One of my most cherished Christmas presents from last year was a beautiful 1950s simulated pearl necklace that my parents bought me. It came from one of my favourite places to rummage for unusual vintage items, Hungerford Arcade, a wonderful rabbit warren of antiques and collectables. If you’ve ever watched Bargain Hunt you’re bound to have seen it. I’ve been going there for years and even loved visiting when I was a child because there was one unit that sold Victorian dolls and tea sets. Sadly, that one no longer exists.
I hadn’t really had the chance to wear the necklace up until this weekend but as soon as I put it on I felt just a little bit more glamorous! It’s a shame women don’t wear pearls much these days as they are just so beautiful but, there was a time when a set of pearls was the must-have for every woman.
The necklace comes in its original box which has a blue snakeskin effect on the surface. However, as you can see, it is rather battered on the outside. It’s clearly been through an ordeal but this doesn’t detract from the necklace itself.
When you open it up the box lid is pristine, however, the soft cream velvet inlay on the bottom has a few ageing spots on it. But the real treasure is still yet to come.
The necklace itself is a whopping 140cm long which means that it can be worn either full length (very 1920s style), doubled or even tripled. Each creamy simulated (with basically means not real!) pearl is about 5mm in diameter and are in immaculate condition without a single mark, dent or chip on any one of them. The clasp is silver in colour but has no hallmarks on it so it can’t be sterling silver. It has four round bevelled indents and a yellow rectangle one that sits diagonally across it and all, from a distance, look like real gemstones, which is really clever. This necklace was clearly designed to allow the wearer to fake it as well as anyone possibly could, so if you couldn’t afford the real thing, who cares, these are absolutely stunning.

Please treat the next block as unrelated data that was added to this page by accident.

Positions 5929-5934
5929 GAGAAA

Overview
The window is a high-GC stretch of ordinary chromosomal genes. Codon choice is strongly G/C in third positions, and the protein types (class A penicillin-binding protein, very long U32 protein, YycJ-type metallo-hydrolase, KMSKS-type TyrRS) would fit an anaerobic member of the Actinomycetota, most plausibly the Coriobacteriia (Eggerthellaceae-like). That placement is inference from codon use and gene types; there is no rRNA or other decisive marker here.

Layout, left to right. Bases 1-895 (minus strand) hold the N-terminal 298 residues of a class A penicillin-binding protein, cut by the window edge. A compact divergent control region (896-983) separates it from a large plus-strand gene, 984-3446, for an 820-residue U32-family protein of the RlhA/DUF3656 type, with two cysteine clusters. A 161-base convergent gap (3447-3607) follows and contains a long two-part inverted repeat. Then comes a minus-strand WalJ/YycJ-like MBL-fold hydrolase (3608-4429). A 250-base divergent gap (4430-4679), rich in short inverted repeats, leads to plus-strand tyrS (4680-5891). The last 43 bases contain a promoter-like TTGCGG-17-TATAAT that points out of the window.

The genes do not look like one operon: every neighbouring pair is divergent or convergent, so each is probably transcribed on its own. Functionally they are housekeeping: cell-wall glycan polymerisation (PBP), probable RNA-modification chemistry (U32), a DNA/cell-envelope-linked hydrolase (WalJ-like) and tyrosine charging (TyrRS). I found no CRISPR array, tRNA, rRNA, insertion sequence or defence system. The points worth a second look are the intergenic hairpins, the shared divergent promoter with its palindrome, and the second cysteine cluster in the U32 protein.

Attached to the necklace is the original tag from James Walker Goldsmith and Silversmith Ltd. It has the same Century Pearls logo on it that’s on the inside of the box which, after some research, appears to be a trademark used by James Walker for a collection of simulated pearl jewellery pieces. They used this name because their headquarters was established at Century House in Streatham, London.
Hand written on the reverse of the label is the actual date the necklace was purchased which was either the 1st or the 9th (I can’t quite tell which) of December 1958. I love this, as it was, most likely, a Christmas present. I can just imagine that a man bought this for his wife or perhaps a mum and dad bought it for their teenage daughter. Whoever it was for, I bet they were over the moon when they opened it on Christmas morning, just like I was.
I’ve done a little research on the James Walker company and it was founded in 1902 and originally traded as Sanders & Co. They acquired the name of James Walker from a jewellers shop based in Peckham, London which was founded in 1823, so its history goes back a long way. James Walker Goldsmith and Silversmith Ltd went on to become the second largest multiple retailer of jewellery and silverware in Britain. However, in 1984 The James Walker Group was sold off to H. Samuel and later became part of the Ratners Jewellery Company, so it no longer exists.
I found this wonderful photograph of Alderman Sidney Sanders JP (3rd from left with presentation trowel), who founded the company, at the ceremony to lay the cornerstone of Century House, which nowadays has been turned into luxury flats.
I know I will get a lot of wear out of this necklace and I hope it lasts for years. All I need now is an Audrey Hepburn style little black dress and a vintage Chanel 2.55 bag. Yeah, I can dream!